THE loss of loose-head prop Sam Grahamslaw during the build-up to their second match in this year’s Six Nations championship was a major blow to the Scotland Under-20s team. The Leicester Tigers academy prospect is a giant of a man, with experience of playing at this level having been involved in last year’s U20 World Championship, and he had made a huge impression in both the tight and loose during the campaign opener against Italy.
Fortunately, for head coach Carl Hogg, he had two pretty useful tight-heads at his disposal, and one of them – Stirling County’s Murphy Walker – was both willing and capable of shuffling across the front-row to fill the gap.
“I played loose-head for Scotland Under-18s down in Wales [in 2017] and then I moved to tight-head for the Under-20s last year when there was a bit of a prop crisis after a couple of boys got injured,” explained the 19-year-old, who played eight game off the bench the Under-20s last season, despite still being in his final year at Strathallan School. “I played pretty much all of the Six Nations and World Championships at tight-head and really enjoy it. For the team, its handy that I can play both, so I was happy to move across to play on the loose-head.
“Both have different techniques and arts to them, but my preference is tight-head,” he added. “I’d say that going from tight to loose-head is easier than going from loose to tight, which I found was almost like learning it all over again.”
It certainly seems to have worked out okay so far for both Walker and the team, with Scotland’s scrum providing the bedrock to the side as they have grown collectively during the course of this campaign in terms of belief and general understanding of what is required, culminating in their superb win over Wales last Friday night.
“The scrums last year were a challenge,” acknowledged Walker. “I went from school straight into international Under-20s rugby, which was a huge step-up. There was a lot of pressure coming onto my side, so we did struggle, especially against the likes of Argentina and Italy who have big packs.
“Whereas this year, we know we are not the biggest pack so have relied on our height in the scrum with the back five providing the pressure, and we have been much better. We were dominant against France and Ireland and showed that we can hold up against Wales. So, it’s good to see that we are becoming the dominant pack having not once taken the back seat.”
Since switching across to loose-head, Walker has played 80-minutes against Ireland, 72-minutes against France and 75-minutes against Wales. That is an almighty workload, but the player isn’t complaining.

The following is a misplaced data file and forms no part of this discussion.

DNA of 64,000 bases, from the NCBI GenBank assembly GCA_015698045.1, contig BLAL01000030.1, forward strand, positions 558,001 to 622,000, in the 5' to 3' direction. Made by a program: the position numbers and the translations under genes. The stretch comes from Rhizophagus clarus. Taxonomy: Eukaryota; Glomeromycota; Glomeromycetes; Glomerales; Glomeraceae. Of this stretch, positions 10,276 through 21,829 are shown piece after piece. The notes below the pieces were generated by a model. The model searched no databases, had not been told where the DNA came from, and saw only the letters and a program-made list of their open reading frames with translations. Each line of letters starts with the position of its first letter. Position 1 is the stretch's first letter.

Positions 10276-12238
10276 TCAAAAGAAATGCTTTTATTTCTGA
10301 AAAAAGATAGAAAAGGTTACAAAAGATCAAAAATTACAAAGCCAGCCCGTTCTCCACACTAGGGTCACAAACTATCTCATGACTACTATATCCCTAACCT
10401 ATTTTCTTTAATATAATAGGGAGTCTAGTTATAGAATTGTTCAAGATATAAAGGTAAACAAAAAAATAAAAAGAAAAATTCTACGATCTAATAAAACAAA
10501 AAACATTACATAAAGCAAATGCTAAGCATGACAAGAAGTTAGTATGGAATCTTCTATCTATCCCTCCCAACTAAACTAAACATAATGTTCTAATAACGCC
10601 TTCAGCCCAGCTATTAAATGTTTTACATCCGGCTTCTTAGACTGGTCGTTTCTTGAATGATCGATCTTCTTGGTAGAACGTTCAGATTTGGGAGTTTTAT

“I have played the full 80-minutes in nine games so far this season, whereas I think the most game-time I got last year was 50-minutes,” he explained. “That’s the way I want it, I love playing long games.
“I want as much game time as possible – training as well – I am not a fan of the week off because you just want to keep the ball rolling,” he added. “I don’t want to have a down week and come back in and be in not as good form as I was. I enjoy playing every week. If you are in good form you want to stay in good form. If you have a week off and drop out it is frustrating to have to find your form again.”
He does, however, anticipate that Scotland’s final game of the championship, against England in Northampton tonight [Friday] will be a significant step up in terms of what is demanded of him and his team-mates in the tight.
“They have a good scrum, pretty much the best scrum in the Six Nations,” he said. “We’ve previewed them, but our main focus is on ourselves. If we can get our drill and process in the scrum right, we have shown that we can get penalties and be dominant, like against France when we managed to get three or four decisions.”
That Wales result ensures that whatever happens tonight, the championship will not be categorised as a complete write-off, but Walker insists that the team will take to the field at Franklin’s Gardens determined to build on their recent success, rather than leaving it as an isolated peak.
“To an extent, I did [see that Wales win coming] because every single session we did that whole week had was spot on,” he reflected. “There were hardly any balls down, boys made the right impact when we needed it, everything just ran so smoothly – and it’s been the same this week as well. It’s pretty exciting.
“The boys have belief, which I think that was lacking in the first couple of games,” he added. “That win was a massive boost to us, and now we’re just raring to get out there again.”